Lucky

06.12.14

Brazil Slips Past Croatia, Thanks to Yuichi Nishimura

The home team eked out a win in the World Cup opening match, with a little help from the Japanese ref.

There should normally be significant risk in making predictions about the 64th game of a 64-game World Cup after the completion of no more than the first 90 minutes of the tournament. But my prognosis is infallible: I predict that Yuichi Nishimura, the Japanese referee who was on duty today when Brazil took on Croatia, will not officiate in the final. In fact, I would be surprised if he gets another game at all.

With the tussle poised deliciously at 1-1 in the 69th minute, and the Croatians giving their mighty hosts a run for their (funny) money, Nishimura awarded a penalty against the Balkan side that was so unfair, such a travesty, that it wrung the magic from a match that had—until that malign intervention—offered the prospect of a startling upset.

Fred is a Brazilian forward who had had an impotent game until that moment, showing an inability to either possess the ball or pass it on to others. No matter. His histrionic skills were a sight to behold as he fell to ground within spitting distance of the Croatian goal after Dejan Lovren, a doughty defender, did no more than place a hand on his shoulder. Down Fred went and the ref blew his whistle, piercing Croatian hearts as he pointed to the penalty spot. Fred, in truth unscathed, quickly got to his feet and raised arms skyward—his cynical thanks to the gods. It was hard not to detest him.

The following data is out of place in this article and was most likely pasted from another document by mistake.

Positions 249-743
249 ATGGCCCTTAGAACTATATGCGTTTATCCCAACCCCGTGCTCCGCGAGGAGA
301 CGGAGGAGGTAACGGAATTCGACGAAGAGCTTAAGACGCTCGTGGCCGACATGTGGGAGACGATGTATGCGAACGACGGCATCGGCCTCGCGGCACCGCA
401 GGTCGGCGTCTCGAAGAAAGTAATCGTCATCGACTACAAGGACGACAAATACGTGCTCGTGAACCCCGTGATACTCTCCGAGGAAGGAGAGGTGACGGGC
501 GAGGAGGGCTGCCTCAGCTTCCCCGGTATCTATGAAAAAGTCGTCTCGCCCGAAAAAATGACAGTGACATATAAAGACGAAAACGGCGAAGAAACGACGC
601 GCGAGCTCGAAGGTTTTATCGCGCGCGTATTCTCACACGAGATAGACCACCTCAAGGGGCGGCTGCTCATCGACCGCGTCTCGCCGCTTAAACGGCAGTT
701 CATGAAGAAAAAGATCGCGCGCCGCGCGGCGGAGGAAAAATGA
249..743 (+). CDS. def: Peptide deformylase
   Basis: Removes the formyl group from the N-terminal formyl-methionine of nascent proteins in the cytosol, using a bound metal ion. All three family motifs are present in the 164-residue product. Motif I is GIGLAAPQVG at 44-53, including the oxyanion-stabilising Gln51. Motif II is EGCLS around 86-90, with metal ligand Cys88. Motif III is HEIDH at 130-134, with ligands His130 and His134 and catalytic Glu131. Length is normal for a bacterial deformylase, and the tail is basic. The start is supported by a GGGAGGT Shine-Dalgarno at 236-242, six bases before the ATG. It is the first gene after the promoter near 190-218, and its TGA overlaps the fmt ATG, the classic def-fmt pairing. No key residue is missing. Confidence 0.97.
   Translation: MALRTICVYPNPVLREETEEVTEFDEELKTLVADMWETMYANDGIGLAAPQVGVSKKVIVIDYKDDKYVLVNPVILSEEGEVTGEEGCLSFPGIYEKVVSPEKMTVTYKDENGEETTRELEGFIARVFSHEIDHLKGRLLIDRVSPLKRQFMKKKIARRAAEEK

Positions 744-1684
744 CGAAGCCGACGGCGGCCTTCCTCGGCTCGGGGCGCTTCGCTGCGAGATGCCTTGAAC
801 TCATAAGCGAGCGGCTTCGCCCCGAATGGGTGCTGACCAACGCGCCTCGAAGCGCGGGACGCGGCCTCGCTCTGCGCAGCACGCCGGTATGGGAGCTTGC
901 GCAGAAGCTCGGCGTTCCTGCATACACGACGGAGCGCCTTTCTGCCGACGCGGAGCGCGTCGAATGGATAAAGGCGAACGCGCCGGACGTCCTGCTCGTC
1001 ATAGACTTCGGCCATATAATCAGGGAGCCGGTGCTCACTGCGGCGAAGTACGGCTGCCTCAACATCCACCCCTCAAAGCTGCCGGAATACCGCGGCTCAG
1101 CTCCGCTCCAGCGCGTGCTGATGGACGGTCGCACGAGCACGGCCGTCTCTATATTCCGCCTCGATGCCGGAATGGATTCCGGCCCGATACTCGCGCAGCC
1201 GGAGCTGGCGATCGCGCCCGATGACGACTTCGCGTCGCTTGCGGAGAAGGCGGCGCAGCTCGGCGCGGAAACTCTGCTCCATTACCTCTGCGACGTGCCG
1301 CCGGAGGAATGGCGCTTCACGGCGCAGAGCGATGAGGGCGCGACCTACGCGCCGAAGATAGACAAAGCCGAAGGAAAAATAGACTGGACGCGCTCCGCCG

Neymar duly scored from the spot, his second goal of the match, and Brazil were ahead 2-1. They made it 3-1 20 minutes later after Oscar scored at the end of a beautiful, sinuous run, a goal that was as fragrant as Fred’s dive had been putrid.

The Brazilian defense, touted as impenetrable in pre-tournament hype, proved to be bedraggled, and porous.

The final score flattered Brazil, which had looked ragged and complacent for much of the game. So casual were they at the start, in fact, that one wondered whether FIFA’s “Say No to Racism” banners at the ground should be amended to “Say No to Complacency.”

The game kicked off after the local constabulary had cleared 300 protesters gathered outside the Corinthians Arena in São Paulo in an impressive, 10-minute show of force. Would the Brazilian players be as efficient inside the stadium as the cops had been outside? The answer, we quickly discovered, was an emphatic no. Marcelo, normally pitch-perfect in his play, scored the first own goal in Brazil’s World Cup history in the 12th minute, after one of several early defensive lapses by the host team. The Brazilian defense, touted as impenetrable in pre-tournament hype, proved to be bedraggled, and porous.

Neymar restored order in the 28th minute with a goal of geometrical precision, hit low into the right corner of the Croatian goal. With Fred ineffective, and Hulk, the other Brazilian forward, playing a Lilliputian game, it was clear that Brazil would need Neymar to rescue them from serious embarrassment. He did that today, with a little help from Nishimura-san. But on the basis of today’s display, it is hard to see Brazil winning the World Cup. Stronger sides will pick them apart, and I, for one, look forward to that.